An x86 iWatch? Don't think so
As many as ten million people already have last-generation iPod Nanos retrofitted to wear on their wrists. The Pebble
generated enough interest to send its founders scrambling to link up a supply chain. And there’s an emerging class of health devices emerging in one sector of the vast Internet of Things.
In short, it’s about time for iWear. Even sober Wall Street analysts say the product is coming
That said, it’s not as big a deal as the also-rumored iTV, also not expected to debut amid the noise of CES in Las Vegas this month.
Rumors say Intel is working with Apple on the iWatch. That seems like a stretch to me given Intel’s struggles to get into smartphones which are an order of magnitude larger in size and power consumption.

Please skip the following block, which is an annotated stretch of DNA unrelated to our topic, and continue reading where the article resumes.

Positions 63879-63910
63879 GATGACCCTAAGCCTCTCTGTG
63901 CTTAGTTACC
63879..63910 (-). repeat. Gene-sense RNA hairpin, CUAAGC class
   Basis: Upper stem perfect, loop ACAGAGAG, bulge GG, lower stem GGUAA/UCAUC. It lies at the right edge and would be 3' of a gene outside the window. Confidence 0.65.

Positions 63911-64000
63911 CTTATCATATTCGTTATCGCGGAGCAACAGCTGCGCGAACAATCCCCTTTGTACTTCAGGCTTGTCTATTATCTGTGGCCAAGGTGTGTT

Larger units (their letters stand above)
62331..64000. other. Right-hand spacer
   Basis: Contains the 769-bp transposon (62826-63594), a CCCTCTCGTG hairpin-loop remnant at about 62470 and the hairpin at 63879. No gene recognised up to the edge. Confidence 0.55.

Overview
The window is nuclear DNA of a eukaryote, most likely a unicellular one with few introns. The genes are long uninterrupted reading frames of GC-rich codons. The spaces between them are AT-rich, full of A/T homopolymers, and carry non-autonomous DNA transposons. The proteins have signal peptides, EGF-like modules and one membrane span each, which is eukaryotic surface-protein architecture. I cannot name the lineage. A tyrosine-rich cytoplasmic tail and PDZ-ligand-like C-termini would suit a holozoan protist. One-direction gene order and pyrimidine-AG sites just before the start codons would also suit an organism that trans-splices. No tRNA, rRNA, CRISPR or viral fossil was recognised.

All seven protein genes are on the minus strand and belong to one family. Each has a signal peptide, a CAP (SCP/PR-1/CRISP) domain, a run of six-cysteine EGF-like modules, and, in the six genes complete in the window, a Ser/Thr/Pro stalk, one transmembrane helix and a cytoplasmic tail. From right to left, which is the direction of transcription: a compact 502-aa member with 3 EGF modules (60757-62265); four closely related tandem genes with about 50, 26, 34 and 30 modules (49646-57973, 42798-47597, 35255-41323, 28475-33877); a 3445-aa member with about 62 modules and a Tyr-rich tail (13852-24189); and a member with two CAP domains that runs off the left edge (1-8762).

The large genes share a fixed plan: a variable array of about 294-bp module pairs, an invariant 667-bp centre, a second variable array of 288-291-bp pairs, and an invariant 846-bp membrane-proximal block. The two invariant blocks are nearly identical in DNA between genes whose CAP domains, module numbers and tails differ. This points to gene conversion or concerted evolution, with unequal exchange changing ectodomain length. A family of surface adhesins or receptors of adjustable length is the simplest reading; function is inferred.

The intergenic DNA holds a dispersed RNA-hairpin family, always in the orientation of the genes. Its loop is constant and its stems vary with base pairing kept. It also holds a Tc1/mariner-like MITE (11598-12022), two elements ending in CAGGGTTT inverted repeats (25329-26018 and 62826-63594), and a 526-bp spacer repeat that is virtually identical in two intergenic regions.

I can imagine an x86 smart watch. It’s slightly smaller than an ultrabook. It runs for a week on an optional belt-worn lead acid battery. It comes in a Windows version to tap the wealth of applications and out of work Windows programmers.
Memo to Tim Cook: ARM has whole families of processors that consume much less power than its Cortex series. Check them out sometime as you venture into the Internet of Things, or should I say, iThings.
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